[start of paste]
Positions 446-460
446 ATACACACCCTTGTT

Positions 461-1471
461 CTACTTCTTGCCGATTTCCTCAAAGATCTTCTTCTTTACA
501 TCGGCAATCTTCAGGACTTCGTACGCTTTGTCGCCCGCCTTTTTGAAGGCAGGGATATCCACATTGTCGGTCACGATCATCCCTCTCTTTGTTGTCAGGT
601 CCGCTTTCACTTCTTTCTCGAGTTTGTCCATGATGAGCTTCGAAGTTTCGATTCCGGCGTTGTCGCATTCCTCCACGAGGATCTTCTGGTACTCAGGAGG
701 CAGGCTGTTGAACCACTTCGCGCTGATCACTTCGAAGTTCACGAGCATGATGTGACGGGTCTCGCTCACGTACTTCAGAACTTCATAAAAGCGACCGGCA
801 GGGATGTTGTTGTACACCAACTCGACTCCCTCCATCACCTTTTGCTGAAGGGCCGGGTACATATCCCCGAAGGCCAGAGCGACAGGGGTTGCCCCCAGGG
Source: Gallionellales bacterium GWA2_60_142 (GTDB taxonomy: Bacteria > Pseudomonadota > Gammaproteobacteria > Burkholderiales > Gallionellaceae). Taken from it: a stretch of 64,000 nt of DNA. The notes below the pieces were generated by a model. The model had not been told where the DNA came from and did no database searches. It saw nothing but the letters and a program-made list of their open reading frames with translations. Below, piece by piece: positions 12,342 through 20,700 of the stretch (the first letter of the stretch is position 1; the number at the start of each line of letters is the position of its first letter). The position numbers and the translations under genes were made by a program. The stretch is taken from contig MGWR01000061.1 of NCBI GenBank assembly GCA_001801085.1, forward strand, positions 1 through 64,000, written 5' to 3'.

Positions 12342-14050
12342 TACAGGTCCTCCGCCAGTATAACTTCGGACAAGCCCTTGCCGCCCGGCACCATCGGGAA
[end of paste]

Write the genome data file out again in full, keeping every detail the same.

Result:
Positions 446-460
446 ATACACACCCTTGTT

Positions 461-1471
461 CTACTTCTTGCCGATTTCCTCAAAGATCTTCTTCTTTACA
501 TCGGCAATCTTCAGGACTTCGTACGCTTTGTCGCCCGCCTTTTTGAAGGCAGGGATATCCACATTGTCGGTCACGATCATCCCTCTCTTTGTTGTCAGGT
601 CCGCTTTCACTTCTTTCTCGAGTTTGTCCATGATGAGCTTCGAAGTTTCGATTCCGGCGTTGTCGCATTCCTCCACGAGGATCTTCTGGTACTCAGGAGG
701 CAGGCTGTTGAACCACTTCGCGCTGATCACTTCGAAGTTCACGAGCATGATGTGACGGGTCTCGCTCACGTACTTCAGAACTTCATAAAAGCGACCGGCA
801 GGGATGTTGTTGTACACCAACTCGACTCCCTCCATCACCTTTTGCTGAAGGGCCGGGTACATATCCCCGAAGGCCAGAGCGACAGGGGTTGCCCCCAGGG
Source: Gallionellales bacterium GWA2_60_142 (GTDB taxonomy: Bacteria > Pseudomonadota > Gammaproteobacteria > Burkholderiales > Gallionellaceae). Taken from it: a stretch of 64,000 nt of DNA. The notes below the pieces were generated by a model. The model had not been told where the DNA came from and did no database searches. It saw nothing but the letters and a program-made list of their open reading frames with translations. Below, piece by piece: positions 12,342 through 20,700 of the stretch (the first letter of the stretch is position 1; the number at the start of each line of letters is the position of its first letter). The position numbers and the translations under genes were made by a program. The stretch is taken from contig MGWR01000061.1 of NCBI GenBank assembly GCA_001801085.1, forward strand, positions 1 through 64,000, written 5' to 3'.

Positions 12342-14050
12342 TACAGGTCCTCCGCCAGTATAACTTCGGACAAGCCCTTGCCGCCCGGCACCATCGGGAA